IDEAS home Printed from https://ideas.repec.org/
MyIDEAS: Login to save this paper or follow this series

The Origins of Ethnolinguistic Diversity: Theory and Evidence

  • Stelios Michalopoulos

This research examines theoretically and empirically the economic origins of ethnolinguistic diversity. The empirical analysis constructs detailed data on the distribution of land qualtiy and elevation across contiguous regions, virtual and real countries, and shows that variation in elevation and land quality has contributed significantly to the emergence and persistence of ethnic fractionalization. The empirical and historical evidence support the theoretical analysis, according to which heterogenous land endowments generated region specific human capital, liminting population mobility and leading to the formation of localized ethnicities and languages. The research contributes to the understanding of the emergence of ethnicities and languages. The research contributes to the understanding of the emergence of ethnicities and their spatial distribution and offers a distinction between the natural, georgraphically driven, versus the artificial, man-made, components of contemporary ethnic diversity.

If you experience problems downloading a file, check if you have the proper application to view it first. In case of further problems read the IDEAS help page. Note that these files are not on the IDEAS site. Please be patient as the files may be large.

File URL: http://ase.tufts.edu/econ/research/documents/2008/michalopoulosOrigins.pdf
Download Restriction: no

Paper provided by Department of Economics, Tufts University in its series Discussion Papers Series, Department of Economics, Tufts University with number 0725.

as
in new window

Length:
Date of creation: 2008
Date of revision:
Handle: RePEc:tuf:tuftec:0725
Contact details of provider: Postal: Medford, MA 02155, USA
Phone: (617) 627-3560
Fax: (617) 627-3917
Web page: http://ase.tufts.edu/economics

References listed on IDEAS
Please report citation or reference errors to , or , if you are the registered author of the cited work, log in to your RePEc Author Service profile, click on "citations" and make appropriate adjustments.:

as in new window
  1. Easterly, William & Levine, Ross, 1997. "Africa's Growth Tragedy: Policies and Ethnic Divisions," The Quarterly Journal of Economics, MIT Press, vol. 112(4), pages 1203-50, November.
  2. Maristella Botticini & Zvi Eckstein, 2006. "From Farmers to Merchants, Voluntary Conversion and Diaspora: A Human Capital Interpretation of Jewish History," Carlo Alberto Notebooks 2, Collegio Carlo Alberto.
  3. Quamrul Ashraf & Stelios Michalopoulos, 2010. "The Climatic Origins of the Neolithic Revolution Theory and Evidence," DEGIT Conference Papers c015_037, DEGIT, Dynamics, Economic Growth, and International Trade.
  4. Spolaore, Enrico & Wacziarg, Romain, 2006. "The Diffusion of Development," CEPR Discussion Papers 5630, C.E.P.R. Discussion Papers.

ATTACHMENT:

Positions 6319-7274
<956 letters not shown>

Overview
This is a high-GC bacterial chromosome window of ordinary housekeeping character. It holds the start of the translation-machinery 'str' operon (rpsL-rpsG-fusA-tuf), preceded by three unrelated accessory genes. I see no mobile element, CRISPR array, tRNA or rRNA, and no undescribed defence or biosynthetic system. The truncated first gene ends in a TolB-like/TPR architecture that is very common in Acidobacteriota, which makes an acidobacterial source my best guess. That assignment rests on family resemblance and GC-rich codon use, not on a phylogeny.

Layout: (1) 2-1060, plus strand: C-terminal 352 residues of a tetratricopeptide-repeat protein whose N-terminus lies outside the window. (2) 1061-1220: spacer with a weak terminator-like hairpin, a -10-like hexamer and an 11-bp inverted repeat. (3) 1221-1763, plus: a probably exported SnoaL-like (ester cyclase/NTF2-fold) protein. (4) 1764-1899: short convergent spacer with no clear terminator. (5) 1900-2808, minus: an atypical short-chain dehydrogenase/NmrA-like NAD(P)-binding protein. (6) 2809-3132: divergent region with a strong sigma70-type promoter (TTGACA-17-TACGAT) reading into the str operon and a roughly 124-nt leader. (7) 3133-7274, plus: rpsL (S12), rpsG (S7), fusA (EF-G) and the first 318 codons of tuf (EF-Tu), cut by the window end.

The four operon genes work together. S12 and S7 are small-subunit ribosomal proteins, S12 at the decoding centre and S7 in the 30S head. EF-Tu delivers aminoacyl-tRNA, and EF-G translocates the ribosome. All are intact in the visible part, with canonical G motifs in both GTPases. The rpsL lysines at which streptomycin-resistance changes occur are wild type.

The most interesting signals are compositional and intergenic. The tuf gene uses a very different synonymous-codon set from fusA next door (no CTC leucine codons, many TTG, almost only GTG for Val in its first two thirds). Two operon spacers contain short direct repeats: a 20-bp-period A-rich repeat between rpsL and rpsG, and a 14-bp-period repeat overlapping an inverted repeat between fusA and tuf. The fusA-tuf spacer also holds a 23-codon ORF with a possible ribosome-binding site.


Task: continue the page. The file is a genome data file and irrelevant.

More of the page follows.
5. Caselli, Francesco & Coleman II, Wilbur John, 2006. "On the Theory of Ethnic Conflict," CEPR Discussion Papers 5622, C.E.P.R. Discussion Papers.
  6. Williamson, Jeffrey G, 2006. "Poverty Traps, Distance and Diversity: The Migration Connection," CEPR Discussion Papers 5891, C.E.P.R. Discussion Papers.
  7. Conley, T. G., 1999. "GMM estimation with cross sectional dependence," Journal of Econometrics, Elsevier, vol. 92(1), pages 1-45, September.
  8. Joan Esteban & Debraj Ray, 2008. "On the Salience of Ethnic Conflict," American Economic Review, American Economic Association, vol. 98(5), pages 2185-2202, December.
  9. Pelle Ahlerup & Ola Olsson, 2012. "The roots of ethnic diversity," Journal of Economic Growth, Springer, vol. 17(2), pages 71-102, June.
  10. Bockstette, Valerie & Chanda, Areendam & Putterman, Louis, 2002. " States and Markets: The Advantage of an Early Start," Journal of Economic Growth, Springer, vol. 7(4), pages 347-69, December.
  11. Abhijit Banerjee & Rohini Somanathan, 2004. "The political economy of public goods: Some evidence from India," Indian Statistical Institute, Planning Unit, New Delhi Discussion Papers 04-17, Indian Statistical Institute, New Delhi, India.
  12. Alberto Alesina & Enrico Spolaore, 1995. "On the Number and Size of Nations," NBER Working Papers 5050, National Bureau of Economic Research, Inc.
  13. repec:cup:cbooks:9780521269315 is not listed on IDEAS
Full references (including those not matched with items on IDEAS)

This item is not listed on Wikipedia, on a reading list or among the top items on IDEAS.

When requesting a correction, please mention this item's handle: RePEc:tuf:tuftec:0725. See general information about how to correct material in RePEc.

For technical questions regarding this item, or to correct its authors, title, abstract, bibliographic or download information, contact: (Caroline Kalogeropoulos)

If you have authored this item and are not yet registered with RePEc, we encourage you to do it here. This allows to link your profile to this item. It also allows you to accept potential citations to this item that we are uncertain about.

If references are entirely missing, you can add them using this form.

If the full references list an item that is present in RePEc, but the system did not link to it, you can help with this form.

If you know of missing items citing this one, you can help us creating those links by adding the relevant references in the same way as above, for each refering item. If you are a registered author of this item, you may also want to check the "citations" tab in your profile, as there may be some citations waiting for confirmation.

Please note that corrections may take a couple of weeks to filter through the various RePEc services.

This information is provided to you by IDEAS at the Research Division of the Federal Reserve Bank of St. Louis using RePEc data.